A man whose bank details were used by brothers Salman and Hashem Abedi to buy chemicals to construct the bomb used in the Manchester Arena attack has been spared jail.
The terrorists paid £300 into the account of Yahya Werfalli, 25, two months before the May 2017 explosion and went on to make two purchases of hydrogen peroxide totalling £185.92 from Amazon.
Werfalli rang his bank after both purchases and dishonestly claimed fraudulent transactions had taken place as he attempted to get refunds.
The bank became suspicious and no money was returned.
He pleaded guilty to two counts of fraud by false representation but Manchester Crown Court heard he had no idea what the Abedis intended to buy, nor that they were plotting mass murder.
Yahya Werfalli, 25, pleaded guilty to two counts of fraud by false representation but Manchester Crown Court heard he had no idea what the Abedis intended to buy, nor that they were plotting mass murder
Salman blew himself up with a homemade bomb packed with shrapnel, murdering 22 bystanders in the foyer of Manchester Arena at the end of an Ariana Grande concert.
Earlier this year Hashem was jailed for a minimum of 55 years for the Arena bombing.
The prosecution argued Werfalli had not taken any steps to establish what his details were being used for and asked the judge to take into account the deaths and injuries caused by the bomb.
But Judge Patrick Field QC said it would be wrong to attribute harm to the defendant in circumstances he could not have foreseen.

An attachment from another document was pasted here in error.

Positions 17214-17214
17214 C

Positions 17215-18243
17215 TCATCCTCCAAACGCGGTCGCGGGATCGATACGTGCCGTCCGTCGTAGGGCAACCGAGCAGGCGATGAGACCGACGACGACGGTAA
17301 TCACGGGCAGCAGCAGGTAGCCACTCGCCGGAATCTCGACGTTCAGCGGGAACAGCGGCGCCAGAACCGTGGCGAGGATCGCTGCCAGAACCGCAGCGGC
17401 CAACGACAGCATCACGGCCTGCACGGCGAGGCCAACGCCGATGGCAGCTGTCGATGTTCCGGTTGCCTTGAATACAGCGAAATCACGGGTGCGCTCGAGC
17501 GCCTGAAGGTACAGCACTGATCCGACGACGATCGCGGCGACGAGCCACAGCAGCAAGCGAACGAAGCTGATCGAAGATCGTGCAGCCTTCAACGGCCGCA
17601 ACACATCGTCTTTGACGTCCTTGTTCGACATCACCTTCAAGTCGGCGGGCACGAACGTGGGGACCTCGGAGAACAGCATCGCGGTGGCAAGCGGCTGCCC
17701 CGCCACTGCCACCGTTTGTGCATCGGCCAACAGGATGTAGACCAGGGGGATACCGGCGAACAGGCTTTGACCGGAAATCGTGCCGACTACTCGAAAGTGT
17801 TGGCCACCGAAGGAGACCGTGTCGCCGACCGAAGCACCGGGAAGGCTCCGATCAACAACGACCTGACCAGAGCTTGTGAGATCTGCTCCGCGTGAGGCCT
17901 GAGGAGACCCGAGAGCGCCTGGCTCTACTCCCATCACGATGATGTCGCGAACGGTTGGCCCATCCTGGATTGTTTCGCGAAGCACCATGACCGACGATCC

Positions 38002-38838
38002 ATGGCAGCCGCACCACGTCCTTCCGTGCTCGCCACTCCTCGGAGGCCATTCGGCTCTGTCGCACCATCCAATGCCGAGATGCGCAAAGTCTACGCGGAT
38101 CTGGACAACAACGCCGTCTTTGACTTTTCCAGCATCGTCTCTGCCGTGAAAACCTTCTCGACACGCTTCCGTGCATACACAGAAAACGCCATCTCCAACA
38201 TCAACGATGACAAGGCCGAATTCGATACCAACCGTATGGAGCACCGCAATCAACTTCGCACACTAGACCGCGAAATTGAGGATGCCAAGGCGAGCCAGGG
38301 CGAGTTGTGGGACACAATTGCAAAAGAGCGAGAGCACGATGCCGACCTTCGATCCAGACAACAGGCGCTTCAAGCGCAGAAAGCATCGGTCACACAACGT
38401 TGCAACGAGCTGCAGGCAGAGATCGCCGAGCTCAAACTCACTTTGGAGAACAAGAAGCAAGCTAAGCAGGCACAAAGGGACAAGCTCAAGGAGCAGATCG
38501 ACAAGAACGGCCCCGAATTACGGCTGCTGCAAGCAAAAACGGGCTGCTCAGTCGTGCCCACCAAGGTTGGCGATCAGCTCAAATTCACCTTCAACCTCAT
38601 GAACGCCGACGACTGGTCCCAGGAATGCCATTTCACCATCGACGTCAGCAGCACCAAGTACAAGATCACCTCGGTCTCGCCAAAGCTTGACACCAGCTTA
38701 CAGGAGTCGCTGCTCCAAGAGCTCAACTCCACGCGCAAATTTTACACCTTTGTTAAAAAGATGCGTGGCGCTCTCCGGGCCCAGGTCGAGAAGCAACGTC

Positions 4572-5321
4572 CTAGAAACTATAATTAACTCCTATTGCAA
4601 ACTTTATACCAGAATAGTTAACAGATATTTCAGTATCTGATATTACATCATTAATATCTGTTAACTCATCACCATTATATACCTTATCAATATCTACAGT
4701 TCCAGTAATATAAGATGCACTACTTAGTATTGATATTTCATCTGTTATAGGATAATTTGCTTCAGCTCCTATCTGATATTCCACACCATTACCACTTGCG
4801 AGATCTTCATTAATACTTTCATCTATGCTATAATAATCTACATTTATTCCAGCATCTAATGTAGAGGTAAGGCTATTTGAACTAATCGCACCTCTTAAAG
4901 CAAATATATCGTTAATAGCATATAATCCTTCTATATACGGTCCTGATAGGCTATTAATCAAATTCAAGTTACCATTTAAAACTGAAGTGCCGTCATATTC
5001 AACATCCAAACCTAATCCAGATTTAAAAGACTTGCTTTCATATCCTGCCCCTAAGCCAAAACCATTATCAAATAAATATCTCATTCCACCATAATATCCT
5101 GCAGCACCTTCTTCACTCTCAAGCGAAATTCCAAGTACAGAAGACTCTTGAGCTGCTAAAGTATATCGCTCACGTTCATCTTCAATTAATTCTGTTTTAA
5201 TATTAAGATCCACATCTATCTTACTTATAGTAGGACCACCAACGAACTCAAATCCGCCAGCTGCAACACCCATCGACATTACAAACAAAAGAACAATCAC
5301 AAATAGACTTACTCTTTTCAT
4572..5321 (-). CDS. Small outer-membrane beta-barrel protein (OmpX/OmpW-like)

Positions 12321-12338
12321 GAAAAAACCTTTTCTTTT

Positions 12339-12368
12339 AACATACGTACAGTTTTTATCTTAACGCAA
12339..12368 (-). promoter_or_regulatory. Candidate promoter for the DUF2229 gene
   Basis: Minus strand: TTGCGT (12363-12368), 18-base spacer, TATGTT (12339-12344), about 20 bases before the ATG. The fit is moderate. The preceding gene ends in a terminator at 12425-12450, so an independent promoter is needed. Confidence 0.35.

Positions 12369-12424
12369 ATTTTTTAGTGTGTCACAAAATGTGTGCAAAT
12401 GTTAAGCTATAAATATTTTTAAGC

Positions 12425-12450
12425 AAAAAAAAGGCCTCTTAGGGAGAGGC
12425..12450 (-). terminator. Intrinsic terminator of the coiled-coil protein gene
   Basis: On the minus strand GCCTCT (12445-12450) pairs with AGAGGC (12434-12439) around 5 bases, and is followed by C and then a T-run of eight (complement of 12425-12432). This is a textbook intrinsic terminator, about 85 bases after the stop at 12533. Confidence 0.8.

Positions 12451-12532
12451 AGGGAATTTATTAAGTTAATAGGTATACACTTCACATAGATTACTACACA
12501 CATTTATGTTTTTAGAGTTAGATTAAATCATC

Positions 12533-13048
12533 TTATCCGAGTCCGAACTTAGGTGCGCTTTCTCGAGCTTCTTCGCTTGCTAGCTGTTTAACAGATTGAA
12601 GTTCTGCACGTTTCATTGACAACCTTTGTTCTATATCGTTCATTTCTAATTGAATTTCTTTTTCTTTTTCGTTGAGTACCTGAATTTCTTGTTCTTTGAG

Judge Field said he was not ‘blind’ to the atrocity at the Arena but he could not let the ‘inevitable emotional response’ to it influence the sentence in this case.
He said: ‘The group activity that you were involved in with the Abedis was fraud.
‘If it had been something more serious, you would have been charged with something more serious.
‘The attempt that has been made to impute their crimes to you is, I’m afraid, based upon a misunderstanding.’
Following Salman Abedi’s suicide bombing on May 22 2017, a number of people were arrested by counter-terrorism police including Werfalli whose home in Cheetham Hill, Manchester, was searched.
He was interviewed under caution on nine occasions between May 27 and June 4 of that year and was said to have answered all questions, the court heard, and made admissions about the bank fraud.
Salman Abedi blew himself up with a homemade bomb packed with shrapnel, murdering 22 bystanders in the foyer of Manchester Arena at the end of an Ariana Grande concert
Earlier this year Hashem Abedi was jailed for a minimum of 55 years for the Arena bombing
Werfalli was recruited by the Abedis who were already running other scams but played a ‘significant role’ in making the false representations, said the judge.
The defendant also admitted taking part in similar frauds but had not been caught before.
Anthony Barraclough, defending, said his client, who had no previous convictions, had been ‘duped’ and ‘exploited’ by the terrorist brothers.
Werfalli, who is studying in Buckingham, was said to be remorseful for committing the fraud and had taken steps to rehabilitate himself.
He must complete 80 hours of unpaid work as part of his community sentence and will be brought back before Judge Field if he breaches the order.
Hashem Abedi used Werfalli’s details to place the Amazon orders via a fake account for delivery to an unoccupied house in Manchester.